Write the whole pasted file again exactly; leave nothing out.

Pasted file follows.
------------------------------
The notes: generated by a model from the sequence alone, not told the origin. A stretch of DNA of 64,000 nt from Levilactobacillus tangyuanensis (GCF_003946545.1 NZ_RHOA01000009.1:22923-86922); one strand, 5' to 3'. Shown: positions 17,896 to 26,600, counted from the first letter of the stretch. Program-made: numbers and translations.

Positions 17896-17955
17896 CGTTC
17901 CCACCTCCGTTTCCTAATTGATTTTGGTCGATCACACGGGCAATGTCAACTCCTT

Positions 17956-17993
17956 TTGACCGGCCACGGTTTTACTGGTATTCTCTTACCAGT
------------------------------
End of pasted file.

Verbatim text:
The notes: generated by a model from the sequence alone, not told the origin. A stretch of DNA of 64,000 nt from Levilactobacillus tangyuanensis (GCF_003946545.1 NZ_RHOA01000009.1:22923-86922); one strand, 5' to 3'. Shown: positions 17,896 to 26,600, counted from the first letter of the stretch. Program-made: numbers and translations.

Positions 17896-17955
17896 CGTTC
17901 CCACCTCCGTTTCCTAATTGATTTTGGTCGATCACACGGGCAATGTCAACTCCTT

Positions 17956-17993
17956 TTGACCGGCCACGGTTTTACTGGTATTCTCTTACCAGT